The fear, of course, is that by the year 2030 everybody in Britain will have been required – legally or otherwise – to participate in a reality show competition. Always two judges, always a double-wide table for each contestant, always stress and tears and protective aprons, always a cheerful hosting duo making jokes. We started on the normal things humans do for hobbies – baking, sewing, pottery – and now we are here, at Pooch Perfect (Thursday, 8pm, BBC One), blow-drying a pomeranian at Sheridan Smith’s behest. Sometimes, if you look closely, you can see culture collapsing like a cliff face into the barren sea. You can see the cracks in society that allowed a TV producer to lean back in a pitch meeting and go: “Pricks like dogs, don’t they? How about: an hour of dogs?”
I don’t know what else to tell you: it’s a competitive dog-grooming show. I know this country likes dogs, and I know this country will do embarrassing things in regards to dogs (Crufts; talking to them like they understand you; picking up their excrement with a gloved hand), but even this feels a step too far. Sheridan Smith’s co-host is a dog. She does skits with the dog where she pretends the dog can talk. I’m thinking about what would have to happen to my brain, how much of it doctors would have to remove with gothic Victorian tools under no anaesthetic, for me to find this amusing, or good.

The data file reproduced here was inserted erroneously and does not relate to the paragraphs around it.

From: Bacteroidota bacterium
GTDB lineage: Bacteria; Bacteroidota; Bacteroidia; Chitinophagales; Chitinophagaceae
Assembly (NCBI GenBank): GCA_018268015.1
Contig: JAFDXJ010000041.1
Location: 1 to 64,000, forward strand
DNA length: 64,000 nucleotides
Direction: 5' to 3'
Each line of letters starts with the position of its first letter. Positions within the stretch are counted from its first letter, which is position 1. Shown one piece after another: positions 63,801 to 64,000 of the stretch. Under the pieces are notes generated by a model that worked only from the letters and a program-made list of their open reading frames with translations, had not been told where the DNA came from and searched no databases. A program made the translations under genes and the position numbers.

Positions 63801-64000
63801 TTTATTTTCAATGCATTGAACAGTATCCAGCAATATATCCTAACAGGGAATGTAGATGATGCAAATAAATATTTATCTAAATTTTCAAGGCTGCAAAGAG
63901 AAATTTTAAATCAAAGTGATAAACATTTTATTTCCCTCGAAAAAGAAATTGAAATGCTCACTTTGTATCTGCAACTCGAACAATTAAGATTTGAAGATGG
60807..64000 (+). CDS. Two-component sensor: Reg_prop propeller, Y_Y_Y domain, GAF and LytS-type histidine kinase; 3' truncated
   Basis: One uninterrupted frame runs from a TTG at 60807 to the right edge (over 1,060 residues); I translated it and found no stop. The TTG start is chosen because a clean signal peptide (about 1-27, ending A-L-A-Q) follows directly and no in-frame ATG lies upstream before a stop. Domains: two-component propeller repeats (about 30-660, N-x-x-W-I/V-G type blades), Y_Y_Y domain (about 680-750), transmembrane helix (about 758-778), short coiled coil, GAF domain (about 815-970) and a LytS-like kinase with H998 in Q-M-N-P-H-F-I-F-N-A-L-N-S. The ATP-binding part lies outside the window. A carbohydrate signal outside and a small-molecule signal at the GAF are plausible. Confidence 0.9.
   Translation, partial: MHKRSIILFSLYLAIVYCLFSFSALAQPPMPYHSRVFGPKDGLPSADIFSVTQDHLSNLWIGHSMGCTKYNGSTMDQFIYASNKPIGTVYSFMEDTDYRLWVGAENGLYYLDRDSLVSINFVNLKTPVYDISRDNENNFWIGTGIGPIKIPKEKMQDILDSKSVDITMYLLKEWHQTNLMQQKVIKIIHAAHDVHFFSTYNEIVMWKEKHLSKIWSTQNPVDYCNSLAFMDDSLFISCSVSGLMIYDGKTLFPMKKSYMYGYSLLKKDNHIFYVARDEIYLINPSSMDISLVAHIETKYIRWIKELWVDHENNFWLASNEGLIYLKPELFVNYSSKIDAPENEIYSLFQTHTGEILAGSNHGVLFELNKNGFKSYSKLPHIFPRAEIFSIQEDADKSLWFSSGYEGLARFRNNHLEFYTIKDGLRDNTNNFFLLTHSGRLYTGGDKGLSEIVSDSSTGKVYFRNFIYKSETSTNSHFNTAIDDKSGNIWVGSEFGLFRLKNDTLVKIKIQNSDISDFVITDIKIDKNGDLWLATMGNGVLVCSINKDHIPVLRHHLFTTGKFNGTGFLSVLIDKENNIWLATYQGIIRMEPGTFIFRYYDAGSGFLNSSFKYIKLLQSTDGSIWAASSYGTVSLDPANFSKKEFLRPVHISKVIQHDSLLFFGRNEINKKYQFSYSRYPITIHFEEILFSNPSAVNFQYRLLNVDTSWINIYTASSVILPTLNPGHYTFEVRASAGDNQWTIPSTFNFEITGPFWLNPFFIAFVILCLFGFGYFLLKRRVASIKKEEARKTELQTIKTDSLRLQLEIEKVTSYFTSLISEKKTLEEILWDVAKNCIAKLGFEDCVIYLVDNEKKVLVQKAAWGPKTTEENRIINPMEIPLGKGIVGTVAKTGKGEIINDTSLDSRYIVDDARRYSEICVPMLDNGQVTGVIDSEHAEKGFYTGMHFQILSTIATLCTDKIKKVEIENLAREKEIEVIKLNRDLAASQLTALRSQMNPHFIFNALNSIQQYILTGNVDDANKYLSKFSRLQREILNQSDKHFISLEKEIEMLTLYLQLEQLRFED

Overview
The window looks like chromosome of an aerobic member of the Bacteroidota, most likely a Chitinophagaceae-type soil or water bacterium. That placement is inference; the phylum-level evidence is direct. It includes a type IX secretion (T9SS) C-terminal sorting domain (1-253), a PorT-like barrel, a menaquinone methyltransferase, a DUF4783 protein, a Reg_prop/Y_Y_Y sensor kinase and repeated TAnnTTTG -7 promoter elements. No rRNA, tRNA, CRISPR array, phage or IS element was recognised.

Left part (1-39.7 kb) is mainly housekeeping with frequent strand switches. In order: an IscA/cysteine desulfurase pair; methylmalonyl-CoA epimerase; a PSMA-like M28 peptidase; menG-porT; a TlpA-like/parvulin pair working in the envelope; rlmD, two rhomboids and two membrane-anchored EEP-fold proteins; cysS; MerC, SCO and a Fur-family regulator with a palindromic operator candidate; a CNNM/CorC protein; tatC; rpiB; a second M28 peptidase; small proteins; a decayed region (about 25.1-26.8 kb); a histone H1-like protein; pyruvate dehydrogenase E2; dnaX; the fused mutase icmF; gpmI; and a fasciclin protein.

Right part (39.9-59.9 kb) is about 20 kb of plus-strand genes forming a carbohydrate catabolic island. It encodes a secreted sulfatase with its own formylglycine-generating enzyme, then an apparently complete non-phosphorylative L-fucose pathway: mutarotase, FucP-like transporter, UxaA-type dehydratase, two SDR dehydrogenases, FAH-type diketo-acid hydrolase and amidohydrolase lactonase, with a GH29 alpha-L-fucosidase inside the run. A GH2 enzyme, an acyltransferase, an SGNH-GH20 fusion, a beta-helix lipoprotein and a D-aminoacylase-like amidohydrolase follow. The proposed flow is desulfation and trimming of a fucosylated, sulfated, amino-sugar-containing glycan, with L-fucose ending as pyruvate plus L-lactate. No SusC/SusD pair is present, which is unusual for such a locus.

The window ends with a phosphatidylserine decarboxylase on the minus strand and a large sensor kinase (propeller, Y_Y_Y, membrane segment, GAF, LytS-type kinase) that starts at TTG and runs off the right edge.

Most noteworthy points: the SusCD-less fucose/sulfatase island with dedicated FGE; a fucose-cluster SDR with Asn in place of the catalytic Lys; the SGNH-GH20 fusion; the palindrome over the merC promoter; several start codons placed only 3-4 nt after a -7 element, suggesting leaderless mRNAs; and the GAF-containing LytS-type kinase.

The thing about Pooch Perfect is it doesn’t seem to have the requisite level of camp, knowing fun behind it to really land a TV competition concept this absurd. Sheridan Smith is trying her best, but she’s trying her best with dogs (can’t talk), dog people (can’t talk because they are busy grooming dogs) and the two judges (can talk, yes, but lack the “Paul Hollywood sparkle” I have come to expect from TV experts). Then you watch a final round where four people panickedly put a diamante necklace on a poodle and think: this isn’t just bad, it’s obscene.
I am wondering, of course, what future competitive event I will be forced to embarrass myself in on national TV in the near to not-near future. Britain’s Best Cuppa, or something, where I and five others – all office drones, cheerfully adept at making 10-brew rounds for our call-centre buddies – compete as to who can make the best tea. Two competitors are axed from the first round for messing up an oolong (“I’ve never worked with oolong!”). I impress the judges with my unorthodox teapot technique and a milky earl grey. In the final round, 12 builders are bought in, each with slightly different but mostly the same tea orders (“eight sugars”; “nine sugars”), and I have to make each cup and carry it out to them in the garden on a slightly too-small tray. “Joel, you did really well,” former Blue Peter presenter Katy Hill tells me, firmly but fairly. “But sadly, you are going home.”
I have to ceremonially break a Sports Direct mug on the side of a kitchen counter, take my apron off, and trudge home. Everyone on Twitter calls me a “tea cuck”. “At least,” I think, in a moment of absolute misery that I will never truly recover from, spiritually or physically, “at least I wasn’t on Pooch Perfect.”